Opinion

7 Ways the Senate Can Spend the Rest of August

A few real problems have bubbled up while senators were away

There’s no shortage of things for senators to do while in town this month, Murphy writes. Above, Sen. Marco Rubio, R-Fla., arrives at the Capitol for a vote in April. (Bill Clark/CQ Roll Call file photo)

OPINION — Welcome back to the grind, senators and staff. If you were only watching cable news over your abridged recess, you might have been lulled into the idea that the only messes in Washington you would come back to were Omarosa’s habit of recording conversations in the Situation Room and what we’ve learned so far about Paul Manafort’s choice of outerwear from his trial — ostrich. So gross.

But while some in the D.C. media were caught up in the Trump train wrecks of the day, a few real problems bubbled up while you were gone. Somebody has to deal with them, so as long as you’re here — why not you?

Among the looming, and still unaddressed, catastrophes that went mostly ignored in your absence were:

1. Elections and candidates (still) under attack by Russia

Election hacking seems so 2016, but Tom Burt, the vice president for customer security and trust for Microsoft, said last month that the company knows of at least three candidates on the 2018 ballot whose staffs and campaigns have been targeted in phishing scams (one of whom has been revealed to be Sen. Claire McCaskill). That’s on top of Director of National Intelligence Dan Coat’s warning last month that Russia is consistently hacking into American nuclear plants, aviation assets, businesses, banks, and state and local governments. Are we worried yet?

2. Russia threatens over “Space Force”

Speaking of Russia, the country is none too happy about Vice President Mike Pence’s pitch for a new military command in the cosmos. According to the Air Force Times, Victor Bondarev, the head of the Russian Parliament’s Upper House Committee on Defense and Security, has said that “militarization of outer space is the path to disaster.” He added that if the U.S. followed through on the plan, “then, of course, not only ours, but also other states, will follow with a tough response aimed at ensuring world security.” Could someone flag that for their committee staff to follow up on?

Watch: Pence Outlines Need for U.S. Space Force, Says Space No Longer Peaceful

3. Farm country struggling under tariffs

The Des Moines Register reported from the Iowa State Fair this weekend that falling prices of commodities — not the famous butter cow — were the talk of the fair this year. Farmers, tractor suppliers, and even people farming unrelated produce all said the Trump tariffs were dragging down the prices of their goods, while pork producers were talking about how long they can hang on without going under. Gregg Hora, the president of the Iowa Pork Producers Association, told the paper the tariffs are clobbering Iowa pork exports: “We’ve built an industry on those foreign market opportunities. …We rely on those exports.”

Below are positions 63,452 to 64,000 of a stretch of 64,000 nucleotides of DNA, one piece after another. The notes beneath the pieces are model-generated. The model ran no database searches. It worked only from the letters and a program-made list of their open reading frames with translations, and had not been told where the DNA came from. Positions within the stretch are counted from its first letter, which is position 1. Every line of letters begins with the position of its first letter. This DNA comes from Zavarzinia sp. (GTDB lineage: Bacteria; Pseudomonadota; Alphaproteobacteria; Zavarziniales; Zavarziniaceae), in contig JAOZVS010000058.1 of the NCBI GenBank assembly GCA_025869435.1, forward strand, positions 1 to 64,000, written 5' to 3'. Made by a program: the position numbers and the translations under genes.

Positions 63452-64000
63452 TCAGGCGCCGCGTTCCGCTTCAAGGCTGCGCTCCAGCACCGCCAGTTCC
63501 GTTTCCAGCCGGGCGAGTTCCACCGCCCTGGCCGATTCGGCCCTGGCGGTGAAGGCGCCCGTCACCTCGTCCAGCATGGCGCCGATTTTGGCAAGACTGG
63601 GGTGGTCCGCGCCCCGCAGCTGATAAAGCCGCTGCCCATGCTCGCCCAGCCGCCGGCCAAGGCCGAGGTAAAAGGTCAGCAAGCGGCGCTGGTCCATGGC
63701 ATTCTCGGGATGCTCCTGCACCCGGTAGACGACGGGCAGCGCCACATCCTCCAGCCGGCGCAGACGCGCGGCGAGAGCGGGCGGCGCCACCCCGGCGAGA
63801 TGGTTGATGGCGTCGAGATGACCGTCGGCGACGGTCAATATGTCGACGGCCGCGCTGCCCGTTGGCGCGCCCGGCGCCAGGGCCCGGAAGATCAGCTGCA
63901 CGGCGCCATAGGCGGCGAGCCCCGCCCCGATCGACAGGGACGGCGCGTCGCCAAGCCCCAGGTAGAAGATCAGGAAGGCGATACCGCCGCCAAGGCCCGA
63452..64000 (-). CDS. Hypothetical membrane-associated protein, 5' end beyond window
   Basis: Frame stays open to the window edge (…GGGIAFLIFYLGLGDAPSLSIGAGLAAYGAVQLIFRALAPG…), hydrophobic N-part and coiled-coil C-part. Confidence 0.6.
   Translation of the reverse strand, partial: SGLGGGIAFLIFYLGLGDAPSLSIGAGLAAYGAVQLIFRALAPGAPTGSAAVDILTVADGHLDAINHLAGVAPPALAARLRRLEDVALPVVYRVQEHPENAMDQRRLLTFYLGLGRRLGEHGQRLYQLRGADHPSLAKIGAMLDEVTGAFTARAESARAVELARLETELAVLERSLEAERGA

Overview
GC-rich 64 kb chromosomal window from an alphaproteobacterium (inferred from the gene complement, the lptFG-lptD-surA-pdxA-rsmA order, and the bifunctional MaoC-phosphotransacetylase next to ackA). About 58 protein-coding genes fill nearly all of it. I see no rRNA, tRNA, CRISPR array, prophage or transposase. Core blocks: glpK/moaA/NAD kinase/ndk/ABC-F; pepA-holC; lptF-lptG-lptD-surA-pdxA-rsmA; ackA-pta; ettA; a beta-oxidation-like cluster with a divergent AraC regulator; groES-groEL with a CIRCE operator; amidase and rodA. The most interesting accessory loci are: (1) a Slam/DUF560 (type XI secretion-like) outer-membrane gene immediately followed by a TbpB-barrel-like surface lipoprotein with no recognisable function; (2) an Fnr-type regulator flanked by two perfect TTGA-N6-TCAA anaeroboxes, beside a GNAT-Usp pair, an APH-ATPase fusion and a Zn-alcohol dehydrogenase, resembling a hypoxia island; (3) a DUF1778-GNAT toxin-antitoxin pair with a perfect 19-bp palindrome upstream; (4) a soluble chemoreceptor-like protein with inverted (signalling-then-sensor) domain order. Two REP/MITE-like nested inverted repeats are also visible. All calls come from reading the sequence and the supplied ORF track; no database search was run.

4. VA being run out of Mar-a-Lago 

A blockbuster of an investigation by ProPublica found that a trio of members at the president’s Mar-a-Lago club in Palm Beach have been having daily input, including conference calls, on decisions at the Department of Veterans Affairs, including recommendations to fire high-ranking officials. None of the three members have military or government experience, but all enjoy (and make the most of) access to President Donald Trump when he’s in Florida. Paging the Senate Homeland Security and Government Affairs Committee. 

5. Department of Education lifting protections from ‘diploma farms’

Under the Obama administration, abusive for-profit colleges could have lost federal funding if they were found to be defrauding students by charging high tuition, but delivering poor employment opportunities after the diplomas were awarded. Last week, Education Secretary Betsy DeVos moved to end the funding threat and replace it with more data and success-rate handouts for students as they’re considering attending a for-profit college. Not only would the new rule potentially leave students open to fraud, critics have pointed out it won’t come without a cost, literally. The change would have an estimated price tag of $5.3 billion over 1o years.  

6. Turkey trouble

In retaliation for recent U.S. sanctions against Turkey, a group of pro-government lawyers in that country wants to raid Incirlik air base there and arrest American Air Force officers associated with the base on charges of working to overthrow the Turkish government in 2016. Not only is Incirlik a key staging base for U.S. operations against ISIS, relations with Turkey have been deteriorating quickly with little mainstream attention in the States. Even a threat to arrest American military members would change that for the worse. 

7. More money, more problems

When the Senate considers the combined Defense and Labor-HHS-Education spending package this week, which will tally up to an all-time high of $857 billion for fiscal 2019, in the back of your minds, you might want to consider the Congressional Budget Office report from this month warning that if current tax and spending rates continue, the national debt would be on track to balloon to 165 percent of GDP within 20 years. Running up obscene deficits and debts used to be a problem for at least some people in Washington. It’s about to be a problem for the entire country.

The to-do list is long, but for once the Senate is in town in August. Welcome back.

Roll Call columnist Patricia Murphy covers national politics for The Daily Beast. Previously, she was the Capitol Hill bureau chief for Politics Daily and founder and editor of Citizen Jane Politics. Follow her on Twitter @1PatriciaMurphy.

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